Thursday, February 17, 2011

Jean Vanier, Community and Brokenness

For the last four hours I have been researching for a group project on Jean Vanier (think French when you say that). It really shouldn’t have taken me four hours, but I was pulled into the beauty of his writings and, more importantly, his heart that was woven throughout every syllable.

Jean Vanier is the founder of l’Arche communities. These communities are simple houses in which people with mental handicaps and people without them live together as a family. The focus is not on “normal” people caring for the “abnormal,” but on creating a home, a community, a family in which people who are handicapped and people who aren’t live together. A part of it is that those who are more physically or intellectually abled are able to serve those who are handicapped in those areas, but a part of it is also that those who are physically or intellectually handicapped are able to reveal to those who aren’t the simplicity of loving someone and being loved in return, of wearing your heart on your sleeve and revealing your darkest and most broken parts, and especially of not judging a person by their abilities but rather looking at their heart.

While reading several books and articles tonight written by or about Jean Vanier I have been brought to tears again and again. This man has truly seen people in their most broken state and has understood the need for healing in the context of long-lasting relationships built on mutual trust and surrendering of oneself. My tears have come in parts when he touched on wounds in me that have yet to be healed, as well as desires in me that have yet to be filled, or even known very well. After four hours of being immersed in Vanier and l’Arche I am a messy mixture of exhaustion, joy, and a much deeper hunger for loving and being loved than I was aware of today.

Vanier talks about the deep hurts felt by people who are handicapped. The abandonment and rejection they have each experienced is immense and profound. Their brokenness is not in their bodies or minds but in their hearts. They have been left by parents, siblings, caretakers, friends etc. They have felt the weight of their own neediness and live in fear that it is too much for anyone to handle, that they are too much for anyone to truly love. They are unable, however, to hide this because they do not have the social awareness or ability to compartmentalize their emotional experiences from their bodies. Some call this a disability, tonight I long for that disability, however. Too much is hidden beneath set faces, social graces and the wall put up between what I feel and what I do or say. I wonder if I were able to say all that I wanted to say if I would find life more livable, or relationships truer, deeper and easier to work out? Are the social graces I have been taught more of a disability than the way people with handicaps often operate?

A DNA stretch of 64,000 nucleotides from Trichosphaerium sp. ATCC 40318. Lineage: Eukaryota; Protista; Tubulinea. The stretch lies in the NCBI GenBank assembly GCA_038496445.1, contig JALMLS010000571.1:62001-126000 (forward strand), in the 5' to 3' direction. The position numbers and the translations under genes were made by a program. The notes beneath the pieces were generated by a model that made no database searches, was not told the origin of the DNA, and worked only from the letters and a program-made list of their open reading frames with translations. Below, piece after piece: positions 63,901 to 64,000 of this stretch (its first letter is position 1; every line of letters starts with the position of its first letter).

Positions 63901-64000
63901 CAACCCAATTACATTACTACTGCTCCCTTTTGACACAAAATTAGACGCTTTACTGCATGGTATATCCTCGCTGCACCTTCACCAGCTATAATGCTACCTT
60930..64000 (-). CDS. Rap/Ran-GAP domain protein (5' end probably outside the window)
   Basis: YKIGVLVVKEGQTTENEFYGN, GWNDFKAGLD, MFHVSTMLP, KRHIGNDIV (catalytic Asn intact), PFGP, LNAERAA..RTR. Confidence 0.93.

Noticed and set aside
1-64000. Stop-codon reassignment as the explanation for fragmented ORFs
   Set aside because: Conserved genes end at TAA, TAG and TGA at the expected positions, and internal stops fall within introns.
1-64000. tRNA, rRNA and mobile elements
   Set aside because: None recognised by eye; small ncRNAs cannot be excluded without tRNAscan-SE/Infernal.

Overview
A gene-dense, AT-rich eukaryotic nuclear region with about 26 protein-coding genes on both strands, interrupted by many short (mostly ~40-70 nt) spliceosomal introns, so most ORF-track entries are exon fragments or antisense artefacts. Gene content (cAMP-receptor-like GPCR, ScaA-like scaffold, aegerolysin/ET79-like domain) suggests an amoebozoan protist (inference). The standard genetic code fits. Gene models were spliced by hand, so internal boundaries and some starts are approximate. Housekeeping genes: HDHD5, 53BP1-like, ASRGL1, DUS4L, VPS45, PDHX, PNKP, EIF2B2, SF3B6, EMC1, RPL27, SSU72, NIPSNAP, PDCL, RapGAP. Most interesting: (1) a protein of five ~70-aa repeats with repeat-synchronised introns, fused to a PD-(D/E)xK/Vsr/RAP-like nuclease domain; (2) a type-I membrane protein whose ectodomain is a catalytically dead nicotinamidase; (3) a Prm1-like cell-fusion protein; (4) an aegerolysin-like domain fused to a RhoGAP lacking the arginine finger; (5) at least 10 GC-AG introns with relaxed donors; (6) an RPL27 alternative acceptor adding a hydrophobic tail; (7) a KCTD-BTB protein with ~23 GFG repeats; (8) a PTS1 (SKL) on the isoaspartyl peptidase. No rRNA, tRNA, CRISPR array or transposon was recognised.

I hunger for a people I can share meals with. Where the intimacy of being around a table sharing food together is a daily occurrence. I hunger for a people who can know my daily life and I theirs, where we share our daily lives with one another. I yearn for a people to be known in, known for me with all my beauty and gifting and flaws and brokenness, where I will be loved for all these parts of myself. I long for a people where I don’t have to be parts of a self, where I can be whole and wholly loved and accepted. I yearn to know I am accepted. I even yearn for the mess of a community where people mess up and annoy each other, where you do have to work through the hardest things in life together and you can rest knowing you won’t be abandoned in the midst of the mess, that love and acceptance and care will continue in the midst of the mess. Is there such a place? Are there such people? That is the more correct question. If there are than how on earth do I find them?

I could probably write another 20 pages tonight on all I have reflected on in the last four hours. Alas, I am bound by time and an exhausted body tonight.

For your information, here are the books I read or skimmed about/by Jean Vanier.

By Jean Vanier: “From Brokenness to Community” “The Church and Disabled Persons” “Befriending the Stanger” and “Wilderness: Essays in Honour of Frances Young.”

About Jean Vanier: “Messy Love” By Micheal W. Higgins, and “The Miracle, The Message, the Story: Jean Vanier and l’Arche” by Kathryn Spink.

Also, l’Arches website: l'Arche USA

May Shalom visit your house tonight.